“It’s all fun and games until someone loses an eye” or sustains a life changing brain injury…

October 9, 2020

Posted by: Heather Petrie


Working in Safe Environments

It goes without saying we should all be working in safe environments; though naturally some working environments pose greater or more numerous risks than others.  Working in construction, and therefore on construction sites, being a prime example.

It is “UK Construction Week” this week and so thoughts turn to the real life dangers, and all too often devastating results, of unsafe construction sites.  Often, unsafe systems of work are the root of the problem.

“It’s all fun and games until someone loses an eye” is a phrase originating from Ancient Rome, when the only rule in wrestling was no eye gauging and it is no less pertinent today.  It is no secret there is a high level of comradery on building sites.  Anyone with any connection to the industry knows the craic is as abundant as the work itself.  Anyone who survives being an apprentice and being sent to buy tartan paint, or a replacement bubble for a spirit level, deserves a medal.  But it really is all fun and games until someone gets hurt, and no, it is not “health and safety gone mad”.  It is: “You try telling someone with a life changing injury, appropriate health and safety measures would not have prevented the incident!”

It is not about being kill joys, or trying to diminish the craic.  It is about saving lives and preventing serious injury.  There is a balance to be had and it is entirely possible for construction sites to provide safe working environments, without effecting the fun and enjoyment that is part of the parcel.

As brain injury specialists, it will come as no surprise one of the main causes of injury we encounter is objects falling from height and hitting workers on the head.  This can be, and often is, compounded by the worker not wearing a hard hat.  Though unfortunately sometimes even the use of a hard hat is going to make minimal difference when we are talking about steel beams falling on people.  So a real focus must be placed on having safe systems of work to prevent things falling from height in the first place.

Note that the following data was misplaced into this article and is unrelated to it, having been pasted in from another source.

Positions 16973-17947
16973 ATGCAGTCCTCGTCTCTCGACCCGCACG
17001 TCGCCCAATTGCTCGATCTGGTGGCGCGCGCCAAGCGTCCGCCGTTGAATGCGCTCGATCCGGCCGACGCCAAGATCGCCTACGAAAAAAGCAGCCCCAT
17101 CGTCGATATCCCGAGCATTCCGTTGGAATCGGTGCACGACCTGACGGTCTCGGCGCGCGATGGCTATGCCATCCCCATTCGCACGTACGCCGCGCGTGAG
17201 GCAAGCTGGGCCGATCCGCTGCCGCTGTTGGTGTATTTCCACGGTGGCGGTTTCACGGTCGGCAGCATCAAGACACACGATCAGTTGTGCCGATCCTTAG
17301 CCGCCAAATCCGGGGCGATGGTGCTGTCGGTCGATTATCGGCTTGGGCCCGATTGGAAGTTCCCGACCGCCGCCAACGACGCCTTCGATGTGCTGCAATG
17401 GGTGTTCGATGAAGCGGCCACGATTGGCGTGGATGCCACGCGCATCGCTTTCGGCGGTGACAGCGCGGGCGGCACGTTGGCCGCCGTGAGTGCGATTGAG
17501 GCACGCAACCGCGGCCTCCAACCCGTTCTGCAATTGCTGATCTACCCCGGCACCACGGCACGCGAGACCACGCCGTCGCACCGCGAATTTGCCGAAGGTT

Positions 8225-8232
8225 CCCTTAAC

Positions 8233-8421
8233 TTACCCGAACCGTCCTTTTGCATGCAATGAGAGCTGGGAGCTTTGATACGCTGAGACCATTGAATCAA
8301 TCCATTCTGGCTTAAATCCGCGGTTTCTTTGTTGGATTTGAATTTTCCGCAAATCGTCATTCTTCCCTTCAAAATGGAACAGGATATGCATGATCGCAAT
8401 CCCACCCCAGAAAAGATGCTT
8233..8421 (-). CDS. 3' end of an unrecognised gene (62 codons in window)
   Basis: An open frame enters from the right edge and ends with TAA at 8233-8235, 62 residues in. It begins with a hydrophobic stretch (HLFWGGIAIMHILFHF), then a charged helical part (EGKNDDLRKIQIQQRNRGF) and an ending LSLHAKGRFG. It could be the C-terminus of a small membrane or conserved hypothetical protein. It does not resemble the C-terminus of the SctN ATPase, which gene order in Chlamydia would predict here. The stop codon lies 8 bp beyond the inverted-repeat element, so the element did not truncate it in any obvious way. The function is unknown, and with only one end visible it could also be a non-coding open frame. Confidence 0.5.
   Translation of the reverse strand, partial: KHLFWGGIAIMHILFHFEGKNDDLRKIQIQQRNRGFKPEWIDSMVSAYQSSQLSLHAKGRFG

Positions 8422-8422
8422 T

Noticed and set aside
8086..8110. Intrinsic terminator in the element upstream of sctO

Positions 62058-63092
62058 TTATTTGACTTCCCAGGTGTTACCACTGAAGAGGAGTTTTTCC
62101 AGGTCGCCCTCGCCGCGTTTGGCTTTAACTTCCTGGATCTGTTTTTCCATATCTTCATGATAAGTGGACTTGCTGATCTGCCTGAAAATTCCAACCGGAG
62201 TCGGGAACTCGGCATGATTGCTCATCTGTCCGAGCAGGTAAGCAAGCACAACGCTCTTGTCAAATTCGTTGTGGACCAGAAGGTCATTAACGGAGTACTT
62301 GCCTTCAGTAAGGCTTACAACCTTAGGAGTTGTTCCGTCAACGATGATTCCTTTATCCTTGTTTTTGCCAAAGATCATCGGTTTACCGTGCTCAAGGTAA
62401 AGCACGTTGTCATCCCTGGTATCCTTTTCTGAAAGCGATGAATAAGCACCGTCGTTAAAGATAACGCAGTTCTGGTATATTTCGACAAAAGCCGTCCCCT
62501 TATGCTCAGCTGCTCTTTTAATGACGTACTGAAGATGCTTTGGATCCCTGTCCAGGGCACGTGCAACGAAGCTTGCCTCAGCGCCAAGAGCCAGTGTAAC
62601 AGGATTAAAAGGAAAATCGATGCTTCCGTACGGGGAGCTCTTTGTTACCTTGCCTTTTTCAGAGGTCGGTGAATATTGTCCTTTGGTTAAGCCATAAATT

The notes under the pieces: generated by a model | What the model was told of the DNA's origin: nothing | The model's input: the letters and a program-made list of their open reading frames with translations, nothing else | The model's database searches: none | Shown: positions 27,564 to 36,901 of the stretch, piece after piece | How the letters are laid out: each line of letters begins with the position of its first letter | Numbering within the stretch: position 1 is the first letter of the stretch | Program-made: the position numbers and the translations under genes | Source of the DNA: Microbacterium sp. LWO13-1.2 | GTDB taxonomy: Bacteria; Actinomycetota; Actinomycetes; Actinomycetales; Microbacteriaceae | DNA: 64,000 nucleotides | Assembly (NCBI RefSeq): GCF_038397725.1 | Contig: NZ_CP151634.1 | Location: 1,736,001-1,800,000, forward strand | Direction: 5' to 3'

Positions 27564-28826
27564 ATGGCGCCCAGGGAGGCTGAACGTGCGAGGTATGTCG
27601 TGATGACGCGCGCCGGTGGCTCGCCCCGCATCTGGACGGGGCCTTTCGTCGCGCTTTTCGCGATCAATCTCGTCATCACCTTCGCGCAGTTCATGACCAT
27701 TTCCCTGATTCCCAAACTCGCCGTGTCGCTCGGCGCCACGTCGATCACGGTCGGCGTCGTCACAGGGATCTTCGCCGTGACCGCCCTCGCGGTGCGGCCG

Life is not like a Tom & Jerry episode, you do not just get a massive red bump on your head which can be pushed back down.  Skulls fracture, brains are irreversibly damaged and the individual can be left with all manner of life long problems.  Brain injury affects everyone differently, but the common issues are:

  • Memory loss
  • Change in personality
  • Extreme fatigue
  • Confusion
  • Vertigo
  • Inability to concentrate
  • Irritability/mood disorder
  • Altered or complete loss of smell
  • Altered or complete loss of taste
  • Depression
  • Anxiety

Even minor brain injuries can result in many of the above problems.  So again, everyone involved with construction should do everything they can to ensure the working environment is as safe as possible.

The Health and Safety Executive (HSE) provide detailed information regarding all of the necessary health and safety laws, regulations, guidance and consequences for failing to meet the necessary standards on their website.  Spoiler alert, there can be criminal prosecutions resulting in fines or imprisonment.

Additionally there is a wealth of information specific to construction.

If you work on a construction site, the following are some key things to consider:

  • Have I received adequate health and safety training?
  • Are there health and safety posters/information sheets displayed?
  • Have I received adequate training for the jobs I am asked to complete?
  • Have my colleagues received adequate training?
  • Have I been provided with appropriate PPE?
  • Are people wearing appropriate PPE?
  • Does it seem like things are being done safely?
  • Are my supervisors taking steps to ensure things are being done properly?
  • Do I feel as though I can discuss safety issues with my supervisor?
  • When accidents occur, are they entered into an accident book?
  • Are accidents happening frequently?
  • If accidents are happening frequently, are systems of work being reviewed/changed?
  • If a serious accident happens, is it being reported to the HSE?
  • Am I concerned with how things are done?

If you have concerns, prioritise you and your colleague’s health and speak to your supervisor.  Increasing awareness is an essential part of invoking change and weeding out unsafe systems of work.  Prevention is better than cure, and there is no cure for brain injury!

Of course the above considerations apply to all working sectors, not just construction.  We all have brains to protect; let’s try and stick to the fun and games part!

Heather Petrie is a senior solicitor at Bolt Burdon Kemp specialising in Adult Brain Injury claims.  If you feel you may have a claim or are enquiring on behalf of a loved one, contact Heather free of charge and in confidence at heatherpetrie@boltburdonkemp.co.uk.  Alternatively, complete this form and one of the solicitors in the Adult Brain Injury team will contact you.  Find out more about the Adult Brain Injury team.

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Posted by: Heather Petrie

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